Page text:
It’s been a long process of trying to break away, but he finally feels out of orbit. “I haven’t had coffee with a magazine editor in five years, but you’re incentivized to spend your time trying to make stuff work, for real make stuff work, because if it doesn’t, you disappear, you just fully disappear from the whole world. It’s a very alienating, scary experience,” he said. “I spent a lot of that time not doing good work and not getting stuff done and being forgotten about. And then every once in a while, something really hits, and it hits in part because you’re out in the world, you’re seeing stuff that people in New York think is fake.”

His first escape attempt came immediately after the internship. “My friend Wes [Enzinna] got a job with the Oxford American down in Little Rock, and I was like, ‘I gotta get the fuck out of here.’ And he was like, ‘Well, if you move in and be my roommate, the rent is $175 bucks,’” Pogue recalled. “I just loaded up a car and went to Little Rock, sight unseen.” After a year, he came back to New York to start fact-checking at GQ, met a girl, and asked her to move to New Orleans, “again sight unseen.” From there, he packed up his pickup and drove west, trying to find somewhere that felt right. “It’s the very classic L.A. story where you’re driving west, you keep thinking you’re gonna find somewhere that’s the perfect place, and then you run out of continent, and you’re just in L.A., and you’re like, ‘Okay, I guess I’m here, there’s nowhere else to go,’” he said. “So I ended up in L.A. before everyone moved to L.A.” It was still relatively cheap to live there, so he could leave town and travel around the West for months at a time, soaking in milieus away from the coasts.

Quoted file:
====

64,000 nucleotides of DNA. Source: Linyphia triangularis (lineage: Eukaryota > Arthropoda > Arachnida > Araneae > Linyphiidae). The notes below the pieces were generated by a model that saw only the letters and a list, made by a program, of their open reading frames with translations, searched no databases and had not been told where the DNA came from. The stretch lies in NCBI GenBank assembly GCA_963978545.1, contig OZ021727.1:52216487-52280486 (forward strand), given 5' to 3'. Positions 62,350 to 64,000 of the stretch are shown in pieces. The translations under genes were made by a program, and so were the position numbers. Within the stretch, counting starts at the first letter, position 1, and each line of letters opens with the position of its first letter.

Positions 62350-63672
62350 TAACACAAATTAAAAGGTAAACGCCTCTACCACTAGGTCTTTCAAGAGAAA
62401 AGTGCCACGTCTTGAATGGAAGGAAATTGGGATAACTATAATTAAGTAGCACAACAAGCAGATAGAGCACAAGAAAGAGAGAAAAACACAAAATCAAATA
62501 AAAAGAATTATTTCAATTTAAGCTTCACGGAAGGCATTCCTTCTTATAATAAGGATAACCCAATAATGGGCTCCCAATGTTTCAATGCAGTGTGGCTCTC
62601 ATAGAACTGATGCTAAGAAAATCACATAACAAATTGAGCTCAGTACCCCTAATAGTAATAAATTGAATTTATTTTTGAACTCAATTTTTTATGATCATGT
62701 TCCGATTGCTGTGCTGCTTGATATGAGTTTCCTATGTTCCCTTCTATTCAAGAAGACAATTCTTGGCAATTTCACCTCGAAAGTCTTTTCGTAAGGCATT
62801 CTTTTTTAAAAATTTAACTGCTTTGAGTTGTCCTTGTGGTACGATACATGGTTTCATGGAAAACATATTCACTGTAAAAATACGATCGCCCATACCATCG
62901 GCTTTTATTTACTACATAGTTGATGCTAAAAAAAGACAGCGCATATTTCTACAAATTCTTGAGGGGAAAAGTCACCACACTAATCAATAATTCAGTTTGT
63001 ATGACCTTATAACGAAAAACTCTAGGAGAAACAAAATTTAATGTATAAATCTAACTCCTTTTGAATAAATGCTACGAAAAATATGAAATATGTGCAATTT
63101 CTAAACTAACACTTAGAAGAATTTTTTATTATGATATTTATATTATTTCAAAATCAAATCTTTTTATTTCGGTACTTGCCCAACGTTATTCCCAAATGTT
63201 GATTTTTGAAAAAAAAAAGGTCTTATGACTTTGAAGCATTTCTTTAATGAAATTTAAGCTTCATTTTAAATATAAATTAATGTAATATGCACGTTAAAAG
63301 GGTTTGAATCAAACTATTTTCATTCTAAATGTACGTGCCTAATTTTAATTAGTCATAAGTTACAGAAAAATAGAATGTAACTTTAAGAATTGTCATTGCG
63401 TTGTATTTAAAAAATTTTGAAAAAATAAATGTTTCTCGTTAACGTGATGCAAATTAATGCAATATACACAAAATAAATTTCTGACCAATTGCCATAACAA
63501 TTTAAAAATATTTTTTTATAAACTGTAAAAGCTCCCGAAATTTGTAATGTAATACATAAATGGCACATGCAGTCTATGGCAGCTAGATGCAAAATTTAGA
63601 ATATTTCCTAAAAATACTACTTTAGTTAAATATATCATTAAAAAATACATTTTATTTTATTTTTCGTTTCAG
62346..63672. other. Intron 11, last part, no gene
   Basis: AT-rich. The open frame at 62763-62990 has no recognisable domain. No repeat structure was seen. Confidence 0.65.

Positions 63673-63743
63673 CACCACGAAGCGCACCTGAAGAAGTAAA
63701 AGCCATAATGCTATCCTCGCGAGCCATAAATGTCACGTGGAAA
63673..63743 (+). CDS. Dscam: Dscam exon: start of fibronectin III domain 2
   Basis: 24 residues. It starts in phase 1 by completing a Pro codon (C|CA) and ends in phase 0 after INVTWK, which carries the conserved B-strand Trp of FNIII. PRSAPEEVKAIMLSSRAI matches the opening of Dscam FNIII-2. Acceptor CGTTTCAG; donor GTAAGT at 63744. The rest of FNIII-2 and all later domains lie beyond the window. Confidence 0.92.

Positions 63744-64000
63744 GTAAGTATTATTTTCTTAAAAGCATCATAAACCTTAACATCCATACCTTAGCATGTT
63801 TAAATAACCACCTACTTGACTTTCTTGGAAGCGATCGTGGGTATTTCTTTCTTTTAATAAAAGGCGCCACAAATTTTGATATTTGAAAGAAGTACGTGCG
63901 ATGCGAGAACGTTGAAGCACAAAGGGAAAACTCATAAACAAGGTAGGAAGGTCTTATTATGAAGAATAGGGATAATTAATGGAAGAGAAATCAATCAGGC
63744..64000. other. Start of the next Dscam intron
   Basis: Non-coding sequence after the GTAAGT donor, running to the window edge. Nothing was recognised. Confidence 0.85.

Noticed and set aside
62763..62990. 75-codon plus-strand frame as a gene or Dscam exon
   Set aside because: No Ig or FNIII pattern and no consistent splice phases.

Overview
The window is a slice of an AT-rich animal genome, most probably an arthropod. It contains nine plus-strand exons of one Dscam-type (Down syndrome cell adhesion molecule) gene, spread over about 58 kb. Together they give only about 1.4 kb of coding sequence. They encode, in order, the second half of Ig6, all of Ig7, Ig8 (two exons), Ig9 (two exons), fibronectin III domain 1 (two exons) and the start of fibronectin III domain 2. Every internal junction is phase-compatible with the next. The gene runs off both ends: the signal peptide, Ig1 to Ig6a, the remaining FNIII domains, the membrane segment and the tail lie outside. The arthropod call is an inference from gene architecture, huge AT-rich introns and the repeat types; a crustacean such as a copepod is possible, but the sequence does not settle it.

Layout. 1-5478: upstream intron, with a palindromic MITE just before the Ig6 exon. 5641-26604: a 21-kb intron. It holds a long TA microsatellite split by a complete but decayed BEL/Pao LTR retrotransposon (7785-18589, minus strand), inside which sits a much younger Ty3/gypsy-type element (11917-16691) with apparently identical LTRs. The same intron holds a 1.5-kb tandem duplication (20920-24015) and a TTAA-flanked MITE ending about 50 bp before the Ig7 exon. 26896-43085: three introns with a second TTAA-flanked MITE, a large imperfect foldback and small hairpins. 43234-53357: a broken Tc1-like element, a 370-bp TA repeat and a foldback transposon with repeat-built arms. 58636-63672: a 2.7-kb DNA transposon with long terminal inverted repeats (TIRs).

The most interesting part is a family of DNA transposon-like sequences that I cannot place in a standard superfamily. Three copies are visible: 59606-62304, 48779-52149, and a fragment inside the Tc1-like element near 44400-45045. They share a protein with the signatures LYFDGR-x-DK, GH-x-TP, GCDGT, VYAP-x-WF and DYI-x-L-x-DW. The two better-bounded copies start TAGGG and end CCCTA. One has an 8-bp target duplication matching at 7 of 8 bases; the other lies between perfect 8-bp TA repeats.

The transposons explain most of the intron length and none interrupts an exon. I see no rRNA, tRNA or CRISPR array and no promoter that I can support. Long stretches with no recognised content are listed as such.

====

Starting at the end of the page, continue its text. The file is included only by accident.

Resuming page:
“I kind of discovered that I could hang with a certain kind of guy who now has become a major American political figure. At the time, it was just guys with guns and beards who hung out in bars. I could talk to them and they would think that I was funny, but also think that I was down, because I could fish and go out shooting with them. And so, not to be cynical, but that turned out to be a thing you can traffic in,” he said. “It turned out that we were headed towards an American moment where everybody at the highest levels of American power wanted to know what was going on in the places where I just hung out because it seemed normal to hang out in. And so it became kind of a schtick. Not intrinsically hating or being suspicious of the people that I was talking to made me sort of unique in that regard, where it was just like, you can send all these Vox reporters to like Idaho, and they’re gonna come back with the dark heart of America in Idaho, all these guys are evil and scary. I was just doing a different thing. And so that became a little bit of a career path, and it was weird, because actually, all I wanted to do was fish and yet, every time you went fishing, you discovered the threat to the Republic. And so you kind of just ended up being like, ‘Okay, this is my job now.’”